We have added more than 3,000 letters to the family archives of Hastings and Mary Pannill. We are so busy archiving and dating letters, we have no time to read them all. “We” means me and my assistant, Jill Brugger, who works with me on this project three days a week.
All the research we have the time to do is assign the best date we can to the document. Now I plan to pull a letter every week or so and reprint it.
In this first letter, Mariah Frances Hunt writes her daughter Nellie Donaldson with advice on her marriage. She dated her letter May 6, 1877.
A couple of interesting matters outside the letter:
1. Mariah’s maiden name was Donaldson. She was born in 1823 in Warren County, Kentucky. She married Benjamin Franklin Hunt in the same county in 1845. Eventually, the couple moved to Texas. Mariah died in 1899.
Her daughter Nellie Hunt was born in 1856. She married her first cousin, William Butler Donaldson. He was the son of Mariah’s older brother. She says in the letter he was “much older than I was.”
Nellie and William had nine children together — one of whom was my own grandmother, Lutie Hunt Donaldson. The 19th century was an era of large families.
Thus Nellie Hunt Donaldson was my great-grandmother, and Mariah Donaldson Hunt my great-great-grandmother. Nellie died in 1943, and Lutie Donaldson died in 1977. Of course I knew my grandmother. I have no memory of Nellie.
2. Mariah by this time lived in Chatfield, Texas, a tiny town outside Corsicana. She writes to Nellie of Chatfield people she apparently would have known.
One of those people she mentions was a “Mrs. Witherspoon” who had “recovered from her confinement,” which I suppose means she had just had a baby. She also writes that there had been so much sickness in Chatfield that “Witherspoon could not give his own family the proper attention if he went whenever he is sent for.”
I think she refers to Mrs. Witherspoon’s father Dr. Witherspoon. If so, he is my great-great grandfather.
My great-grandfather, Dr. William Pannill (VII), married Carrie Witherspoon, and I have their family photograph hanging on the wall. Their oldest child was my grandfather, William Pannill (VIII), born June 6, 1876. Perhaps he was the baby born to “Carrie Witherspoon.”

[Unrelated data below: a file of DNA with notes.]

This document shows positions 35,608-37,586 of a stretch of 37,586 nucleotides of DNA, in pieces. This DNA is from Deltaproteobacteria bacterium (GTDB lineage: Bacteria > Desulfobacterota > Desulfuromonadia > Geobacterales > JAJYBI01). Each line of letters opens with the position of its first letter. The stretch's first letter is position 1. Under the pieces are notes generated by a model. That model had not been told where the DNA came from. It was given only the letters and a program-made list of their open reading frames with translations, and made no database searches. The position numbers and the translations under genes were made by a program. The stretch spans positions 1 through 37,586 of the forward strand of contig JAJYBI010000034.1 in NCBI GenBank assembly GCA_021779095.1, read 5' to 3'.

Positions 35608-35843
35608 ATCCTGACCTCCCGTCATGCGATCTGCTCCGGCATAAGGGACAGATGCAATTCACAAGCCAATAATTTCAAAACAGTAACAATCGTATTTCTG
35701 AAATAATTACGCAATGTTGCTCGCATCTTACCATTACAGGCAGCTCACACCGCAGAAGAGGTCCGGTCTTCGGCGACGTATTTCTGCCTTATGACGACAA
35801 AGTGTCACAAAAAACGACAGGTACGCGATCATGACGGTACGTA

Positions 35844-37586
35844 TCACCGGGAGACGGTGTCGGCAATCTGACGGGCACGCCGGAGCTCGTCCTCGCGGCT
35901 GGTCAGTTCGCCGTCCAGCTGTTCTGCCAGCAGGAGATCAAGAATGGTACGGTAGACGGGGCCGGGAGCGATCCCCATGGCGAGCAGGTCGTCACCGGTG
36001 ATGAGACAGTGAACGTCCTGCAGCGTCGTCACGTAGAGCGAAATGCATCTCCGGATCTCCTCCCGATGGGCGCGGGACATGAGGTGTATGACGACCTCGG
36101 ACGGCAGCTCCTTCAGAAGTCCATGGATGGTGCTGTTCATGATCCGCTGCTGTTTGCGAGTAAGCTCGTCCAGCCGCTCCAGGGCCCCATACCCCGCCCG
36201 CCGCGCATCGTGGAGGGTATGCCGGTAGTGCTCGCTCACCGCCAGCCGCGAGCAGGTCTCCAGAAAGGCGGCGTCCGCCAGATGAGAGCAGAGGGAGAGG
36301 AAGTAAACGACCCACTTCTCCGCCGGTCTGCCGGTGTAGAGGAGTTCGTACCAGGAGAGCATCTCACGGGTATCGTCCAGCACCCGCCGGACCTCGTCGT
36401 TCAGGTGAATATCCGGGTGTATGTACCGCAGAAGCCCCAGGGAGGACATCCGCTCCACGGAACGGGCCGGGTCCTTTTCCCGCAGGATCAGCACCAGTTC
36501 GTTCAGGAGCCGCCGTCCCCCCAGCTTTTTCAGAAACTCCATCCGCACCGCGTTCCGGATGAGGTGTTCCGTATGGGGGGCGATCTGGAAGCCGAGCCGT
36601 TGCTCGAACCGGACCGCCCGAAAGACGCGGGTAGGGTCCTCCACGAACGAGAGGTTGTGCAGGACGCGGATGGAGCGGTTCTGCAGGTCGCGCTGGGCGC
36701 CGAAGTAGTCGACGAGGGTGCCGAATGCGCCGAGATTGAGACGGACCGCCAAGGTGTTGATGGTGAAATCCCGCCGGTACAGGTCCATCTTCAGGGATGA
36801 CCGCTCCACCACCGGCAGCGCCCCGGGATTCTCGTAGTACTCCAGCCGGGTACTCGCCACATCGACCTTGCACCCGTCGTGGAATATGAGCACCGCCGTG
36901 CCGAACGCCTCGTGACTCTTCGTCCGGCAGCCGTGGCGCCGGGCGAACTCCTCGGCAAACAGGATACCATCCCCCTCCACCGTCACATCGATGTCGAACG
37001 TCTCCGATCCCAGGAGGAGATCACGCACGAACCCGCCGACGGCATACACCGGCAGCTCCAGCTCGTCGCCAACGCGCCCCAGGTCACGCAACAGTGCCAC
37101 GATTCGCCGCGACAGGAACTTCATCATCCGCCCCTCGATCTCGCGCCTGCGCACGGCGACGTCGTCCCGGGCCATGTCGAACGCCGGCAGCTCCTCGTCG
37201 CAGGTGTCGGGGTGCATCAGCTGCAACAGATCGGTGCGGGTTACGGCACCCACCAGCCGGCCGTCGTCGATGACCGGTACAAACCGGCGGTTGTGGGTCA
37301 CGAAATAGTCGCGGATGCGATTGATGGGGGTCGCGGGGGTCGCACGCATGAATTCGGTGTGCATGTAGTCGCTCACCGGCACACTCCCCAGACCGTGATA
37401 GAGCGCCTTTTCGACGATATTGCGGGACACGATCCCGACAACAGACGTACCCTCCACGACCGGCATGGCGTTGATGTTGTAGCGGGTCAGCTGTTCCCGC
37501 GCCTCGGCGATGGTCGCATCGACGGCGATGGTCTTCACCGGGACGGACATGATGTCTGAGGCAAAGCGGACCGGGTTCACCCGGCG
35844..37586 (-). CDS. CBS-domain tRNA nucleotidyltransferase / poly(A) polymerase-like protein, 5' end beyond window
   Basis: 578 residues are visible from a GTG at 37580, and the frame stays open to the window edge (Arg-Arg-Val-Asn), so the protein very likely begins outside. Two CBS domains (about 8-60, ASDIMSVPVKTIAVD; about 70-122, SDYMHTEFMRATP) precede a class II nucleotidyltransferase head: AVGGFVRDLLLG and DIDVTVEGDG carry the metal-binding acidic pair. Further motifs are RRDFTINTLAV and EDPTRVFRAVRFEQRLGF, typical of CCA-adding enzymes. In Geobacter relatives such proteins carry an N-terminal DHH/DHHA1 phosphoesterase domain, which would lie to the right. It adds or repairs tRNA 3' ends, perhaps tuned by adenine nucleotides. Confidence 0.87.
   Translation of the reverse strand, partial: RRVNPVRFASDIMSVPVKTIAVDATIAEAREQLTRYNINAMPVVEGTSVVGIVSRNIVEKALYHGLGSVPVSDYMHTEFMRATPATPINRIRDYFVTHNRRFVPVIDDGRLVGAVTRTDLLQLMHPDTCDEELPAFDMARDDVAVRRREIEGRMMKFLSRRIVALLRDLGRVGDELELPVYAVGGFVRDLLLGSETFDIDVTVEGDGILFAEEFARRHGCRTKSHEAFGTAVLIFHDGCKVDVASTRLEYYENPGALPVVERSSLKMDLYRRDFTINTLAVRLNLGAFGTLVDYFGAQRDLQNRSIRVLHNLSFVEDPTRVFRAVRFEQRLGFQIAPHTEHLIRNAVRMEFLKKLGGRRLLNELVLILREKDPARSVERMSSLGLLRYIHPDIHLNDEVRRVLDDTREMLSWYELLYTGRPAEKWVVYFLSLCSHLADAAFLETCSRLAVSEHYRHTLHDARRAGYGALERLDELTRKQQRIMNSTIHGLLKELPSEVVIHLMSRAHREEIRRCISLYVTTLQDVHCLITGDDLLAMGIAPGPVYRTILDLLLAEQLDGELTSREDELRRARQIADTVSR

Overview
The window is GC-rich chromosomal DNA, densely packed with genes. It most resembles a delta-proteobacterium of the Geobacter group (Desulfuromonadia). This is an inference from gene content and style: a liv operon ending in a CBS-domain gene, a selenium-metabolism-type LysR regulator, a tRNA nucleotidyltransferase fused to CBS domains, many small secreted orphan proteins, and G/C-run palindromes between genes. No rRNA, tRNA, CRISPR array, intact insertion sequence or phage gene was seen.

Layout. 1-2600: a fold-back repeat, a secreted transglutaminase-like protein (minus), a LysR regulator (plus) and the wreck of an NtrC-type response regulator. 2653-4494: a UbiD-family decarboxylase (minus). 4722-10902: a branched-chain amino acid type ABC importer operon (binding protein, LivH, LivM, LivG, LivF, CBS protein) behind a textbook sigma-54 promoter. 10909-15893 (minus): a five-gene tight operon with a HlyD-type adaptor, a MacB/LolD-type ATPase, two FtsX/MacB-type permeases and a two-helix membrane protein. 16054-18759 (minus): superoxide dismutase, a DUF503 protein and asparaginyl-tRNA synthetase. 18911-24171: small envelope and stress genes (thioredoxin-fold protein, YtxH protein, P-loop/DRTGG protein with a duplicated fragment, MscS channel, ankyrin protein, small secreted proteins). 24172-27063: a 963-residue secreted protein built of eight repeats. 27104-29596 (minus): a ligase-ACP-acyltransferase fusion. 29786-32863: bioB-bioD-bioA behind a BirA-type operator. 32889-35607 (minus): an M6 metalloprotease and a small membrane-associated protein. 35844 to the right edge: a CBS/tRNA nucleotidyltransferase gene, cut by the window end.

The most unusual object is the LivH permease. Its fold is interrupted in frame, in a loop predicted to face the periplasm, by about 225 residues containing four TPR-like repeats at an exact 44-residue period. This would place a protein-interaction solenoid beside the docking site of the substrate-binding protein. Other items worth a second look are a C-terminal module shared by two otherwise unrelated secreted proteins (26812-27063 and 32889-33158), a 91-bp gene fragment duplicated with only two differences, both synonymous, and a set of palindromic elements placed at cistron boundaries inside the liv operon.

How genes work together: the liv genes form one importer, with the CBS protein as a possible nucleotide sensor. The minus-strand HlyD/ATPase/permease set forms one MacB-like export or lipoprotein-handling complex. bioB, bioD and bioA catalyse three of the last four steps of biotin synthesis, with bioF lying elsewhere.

The other names I don’t know, but I include them in hopes my cousin Rob Jones, who is even now creating a Chatfield Museum, can tell us about some of them. Perhaps these letters will arouse the interest of our own progeny in family history.
3. Mariah admonishes Nellie “not [to] give way to your quick temper” and suggests that Nellie “govern her naturally impatient temper” toward her new mother-in-law. Mary Pannill herself had a fierce temper with her children, and family stories establish that her mother, Lutie, did as well. Bad temper seems to have been genetic.
Mary Goodrum Pannill, daughter of Lutie and granddaughter of Nellie, discovered this letter as her interest in family history took hold. My cousin Shirley Collier Smith tells me Mary wished to join the Daughters of the American Revolution — which required an ancestor from the Revolution — and began her research in the 1940s and 50s.
She must have begun her work before the Xerox machine made copying simple. She made copies herself by hand in notebooks. The originals of the letters still exist and we have archived them.
She copied many ancient letters by hand. Most of the Hunt & Donaldson letter writers had a beautiful hand. But Mary’s wins the prize.
As I said in another post, reading my mother’s handwriting is like reading the copy of cursive script placed above the blackboards of the elementary-school classrooms of my youth. I have elected to include Mother’s copies rather than a scan of the originals. Her handwriting is as close to perfect as I have seen. To think that my own grandchildren are no longer taught cursive because they have computers. What a mistake.
And her labor resulted in membership in the D.A.R. The organization became one of the defining efforts of her life. She was justly proud of what she accomplished. Not only was she elected State Regent of Texas in the 1970s, the Texas D.A.R. awarded her the title of “Honored Daughter” after her retirement.
I offer this entire history project as penance for the times I made light of the D.A.R. I hope she can forgive me.